The Secret Garden combines considerable emotional appeal with a problematic story. Set long ago in distant lands, its plot involves ghosts and supernatural powers and is thus is not easily accessible to today’s audiences.
Adding to its remoteness is the necessity for its cast to speak with a Yorkshire accent and Edwardian vocabulary. Then too, the music’s operetta-style declamation, offset by some folklike tunes, is unlike other American shows.
So, with these obstacles, why does it still fascinate the Arden Theatre’s Terrence J. Nolen (and me)? Simply put, it’s fascinating because it spotlights musical complexity and theatrical creativity. Nolen describes its music as “a score that needed to be heard.” The show’s composer, Lucy Simon, is the sister of opera soprano Joanna Simon, which helps explain Lucy’s penchant for full-voiced vocals; another sister is the pop singer Carly Simon.
Meeting a musical challenge
The Secret Garden relies on two strong baritones and an operatic lead soprano, and has vocally demanding trios, quartets, and 13 people singing together in ensembles. The 1991 Broadway production featured the soaring voices of Mandy Patinkin, Robert Westenberg, Rebecca Luker and Alison Fraser. To meet this musical challenge, Nolen cast Jeffrey Coon, Jim Hogan, Elisa Matthews and Alex Keiper. They were expertly trained by music director Ryan Touhey and conductor Amanda Morton.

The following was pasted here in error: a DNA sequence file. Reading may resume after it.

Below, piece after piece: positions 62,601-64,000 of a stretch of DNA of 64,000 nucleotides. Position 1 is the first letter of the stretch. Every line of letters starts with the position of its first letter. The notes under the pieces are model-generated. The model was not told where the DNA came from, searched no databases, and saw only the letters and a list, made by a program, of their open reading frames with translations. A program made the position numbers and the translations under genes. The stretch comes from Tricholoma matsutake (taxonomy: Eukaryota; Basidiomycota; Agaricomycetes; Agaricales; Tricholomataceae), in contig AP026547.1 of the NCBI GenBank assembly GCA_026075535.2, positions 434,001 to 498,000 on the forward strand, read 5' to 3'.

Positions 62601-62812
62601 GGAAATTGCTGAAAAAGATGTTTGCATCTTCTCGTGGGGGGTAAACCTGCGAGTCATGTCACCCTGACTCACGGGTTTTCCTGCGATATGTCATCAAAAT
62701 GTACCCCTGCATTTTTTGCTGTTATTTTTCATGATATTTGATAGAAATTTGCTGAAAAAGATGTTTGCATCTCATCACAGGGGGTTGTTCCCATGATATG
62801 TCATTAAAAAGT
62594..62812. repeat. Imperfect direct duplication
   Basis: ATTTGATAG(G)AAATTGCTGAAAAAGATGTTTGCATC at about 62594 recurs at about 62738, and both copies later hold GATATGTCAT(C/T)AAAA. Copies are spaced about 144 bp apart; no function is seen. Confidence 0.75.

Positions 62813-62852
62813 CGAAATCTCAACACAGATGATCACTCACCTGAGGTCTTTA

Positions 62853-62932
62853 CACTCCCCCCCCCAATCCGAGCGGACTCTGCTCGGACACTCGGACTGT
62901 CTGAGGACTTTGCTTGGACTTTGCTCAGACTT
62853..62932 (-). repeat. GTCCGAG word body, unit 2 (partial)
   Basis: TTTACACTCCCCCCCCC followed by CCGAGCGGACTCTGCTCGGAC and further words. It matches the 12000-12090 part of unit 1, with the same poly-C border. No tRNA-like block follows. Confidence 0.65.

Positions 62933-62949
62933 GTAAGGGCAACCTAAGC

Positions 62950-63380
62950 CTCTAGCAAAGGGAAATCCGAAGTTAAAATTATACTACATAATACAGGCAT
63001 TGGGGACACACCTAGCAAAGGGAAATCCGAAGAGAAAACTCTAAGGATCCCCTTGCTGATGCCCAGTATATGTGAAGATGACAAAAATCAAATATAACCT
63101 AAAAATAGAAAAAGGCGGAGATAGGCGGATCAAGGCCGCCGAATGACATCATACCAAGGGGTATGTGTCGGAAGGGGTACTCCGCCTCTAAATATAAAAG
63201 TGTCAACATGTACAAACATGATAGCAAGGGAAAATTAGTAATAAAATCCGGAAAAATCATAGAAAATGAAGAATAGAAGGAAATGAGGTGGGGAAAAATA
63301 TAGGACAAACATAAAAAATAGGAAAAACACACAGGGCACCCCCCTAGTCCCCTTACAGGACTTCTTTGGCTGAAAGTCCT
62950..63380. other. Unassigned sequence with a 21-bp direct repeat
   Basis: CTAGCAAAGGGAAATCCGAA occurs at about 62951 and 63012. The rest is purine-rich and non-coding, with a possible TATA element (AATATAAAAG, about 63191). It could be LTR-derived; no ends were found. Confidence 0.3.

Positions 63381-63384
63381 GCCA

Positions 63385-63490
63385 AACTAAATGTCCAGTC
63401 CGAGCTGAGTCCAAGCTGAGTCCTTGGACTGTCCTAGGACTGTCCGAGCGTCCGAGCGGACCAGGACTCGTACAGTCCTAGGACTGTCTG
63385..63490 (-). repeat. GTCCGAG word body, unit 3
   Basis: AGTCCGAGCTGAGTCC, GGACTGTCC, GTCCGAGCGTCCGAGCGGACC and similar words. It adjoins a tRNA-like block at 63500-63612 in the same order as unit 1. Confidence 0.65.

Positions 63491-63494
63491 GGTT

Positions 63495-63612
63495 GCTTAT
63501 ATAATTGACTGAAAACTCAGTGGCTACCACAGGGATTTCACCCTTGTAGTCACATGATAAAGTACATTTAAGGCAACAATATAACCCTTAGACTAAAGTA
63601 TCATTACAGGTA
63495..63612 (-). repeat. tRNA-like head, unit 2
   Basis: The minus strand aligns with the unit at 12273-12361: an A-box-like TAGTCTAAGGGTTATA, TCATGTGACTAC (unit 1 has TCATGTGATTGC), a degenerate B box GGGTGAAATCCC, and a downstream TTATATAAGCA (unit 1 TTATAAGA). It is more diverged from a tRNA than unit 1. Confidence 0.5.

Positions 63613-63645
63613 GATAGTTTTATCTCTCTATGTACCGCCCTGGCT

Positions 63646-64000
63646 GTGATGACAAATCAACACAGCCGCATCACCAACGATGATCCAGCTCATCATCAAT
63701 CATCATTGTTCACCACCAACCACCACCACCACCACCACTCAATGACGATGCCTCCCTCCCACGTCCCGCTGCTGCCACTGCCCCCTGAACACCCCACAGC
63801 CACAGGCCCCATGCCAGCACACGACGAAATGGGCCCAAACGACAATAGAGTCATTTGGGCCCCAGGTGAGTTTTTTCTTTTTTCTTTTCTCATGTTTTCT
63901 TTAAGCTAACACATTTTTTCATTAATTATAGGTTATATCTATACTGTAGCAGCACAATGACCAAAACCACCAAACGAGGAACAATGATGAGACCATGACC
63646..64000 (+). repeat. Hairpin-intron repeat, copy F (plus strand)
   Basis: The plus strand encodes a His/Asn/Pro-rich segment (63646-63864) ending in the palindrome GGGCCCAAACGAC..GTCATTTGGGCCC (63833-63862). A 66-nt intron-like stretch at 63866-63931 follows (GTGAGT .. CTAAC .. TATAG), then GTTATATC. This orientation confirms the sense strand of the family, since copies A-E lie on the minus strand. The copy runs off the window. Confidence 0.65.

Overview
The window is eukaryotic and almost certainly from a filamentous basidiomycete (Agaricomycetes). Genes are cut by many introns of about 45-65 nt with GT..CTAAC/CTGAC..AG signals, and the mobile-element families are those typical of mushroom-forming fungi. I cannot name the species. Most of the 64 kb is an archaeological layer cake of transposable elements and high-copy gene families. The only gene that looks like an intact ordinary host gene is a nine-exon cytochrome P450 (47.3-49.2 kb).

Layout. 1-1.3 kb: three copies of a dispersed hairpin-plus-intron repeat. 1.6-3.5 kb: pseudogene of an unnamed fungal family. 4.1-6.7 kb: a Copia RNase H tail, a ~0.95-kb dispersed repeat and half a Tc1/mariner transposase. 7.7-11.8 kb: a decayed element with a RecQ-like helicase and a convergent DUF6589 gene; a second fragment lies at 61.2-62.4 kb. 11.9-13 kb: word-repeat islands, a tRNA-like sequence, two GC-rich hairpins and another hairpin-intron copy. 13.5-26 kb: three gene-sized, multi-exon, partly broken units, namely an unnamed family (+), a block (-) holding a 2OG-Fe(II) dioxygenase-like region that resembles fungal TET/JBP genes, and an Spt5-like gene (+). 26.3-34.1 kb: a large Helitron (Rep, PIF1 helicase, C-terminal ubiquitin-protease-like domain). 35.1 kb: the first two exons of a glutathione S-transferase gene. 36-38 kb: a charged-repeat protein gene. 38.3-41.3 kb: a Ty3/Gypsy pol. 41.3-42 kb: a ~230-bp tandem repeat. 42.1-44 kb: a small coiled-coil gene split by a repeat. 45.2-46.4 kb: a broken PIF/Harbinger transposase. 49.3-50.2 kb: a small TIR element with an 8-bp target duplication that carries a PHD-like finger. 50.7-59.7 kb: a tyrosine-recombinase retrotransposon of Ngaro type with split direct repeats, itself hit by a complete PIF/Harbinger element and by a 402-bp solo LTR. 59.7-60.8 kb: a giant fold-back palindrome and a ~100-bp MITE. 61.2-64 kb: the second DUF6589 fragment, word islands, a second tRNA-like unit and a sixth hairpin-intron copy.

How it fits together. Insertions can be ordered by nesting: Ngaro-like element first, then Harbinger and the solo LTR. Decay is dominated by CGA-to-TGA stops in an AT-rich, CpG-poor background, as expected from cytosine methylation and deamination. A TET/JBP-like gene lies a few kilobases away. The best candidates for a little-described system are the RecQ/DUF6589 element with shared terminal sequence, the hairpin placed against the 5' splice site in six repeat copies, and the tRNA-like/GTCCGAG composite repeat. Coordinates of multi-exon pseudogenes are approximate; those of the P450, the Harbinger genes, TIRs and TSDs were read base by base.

Audiences will respond to this show in two contrasting ways. Those who grew up with the 1911 children’s novel by Frances Hodgson Burnett may object because a child-centered story has been changed to one that puts emphasis on adults, and particularly on the rivalry of brothers in love and in possessions.
Mary Lennox (Bailey Ryon), a 10-year-old girl raised in British India, is orphaned by a cholera outbreak. She is sent to live in England with her only living relative, Archibald (Coon), whose late wife was the sister of Mary’s mother. Dealing with the problems of a sulking, depressed uncle and a crippled cousin who continually says he’s going to die and his father hates him, Mary eventually brings new life to a neglected garden and to her relatives.
Broadway versus books
On the other hand, those more familiar with Broadway shows than with Burnett’s book will focus on the musical and theatrical challenges and will see this as an effective re-imagining of the story. The creative team of Marsha Norman (book and lyrics), Simon, Susan Schulman (director), Heidi Landesman (scenic design) and Theoni Aldredge (costumes) agreed that big adult voices were required to fill a 1700-seat theater (New York’s St. James) with large emotions and high-flying melodies. Even with electronic amplification, children’s voices can’t do that.
The strangeness of the tale cries out for a unique visual approach. Nolen and Jorge Cousineau supply this with miniatures photographed by video cameras and projected onto the multi-leveled set. For example, we see Mary, downstage, place paper dolls into the backdrop scenery. As the cameras track through fields and cottages, the set seems to expand and become three-dimensional.
(I recall the 1991 production for its toy theater and a doll’s house with pop-out figures.)
Steve Pacek, Anthony Lawton, Scott Greer, Sarah Gliko and Sally Mercer are just four of the many other pros in this classy cast. This is such an ensemble effort that two of the cast members — Greer and Glicko — played guitar and piccolo when they weren’t singing.
For Naomi Orwin's review, click here.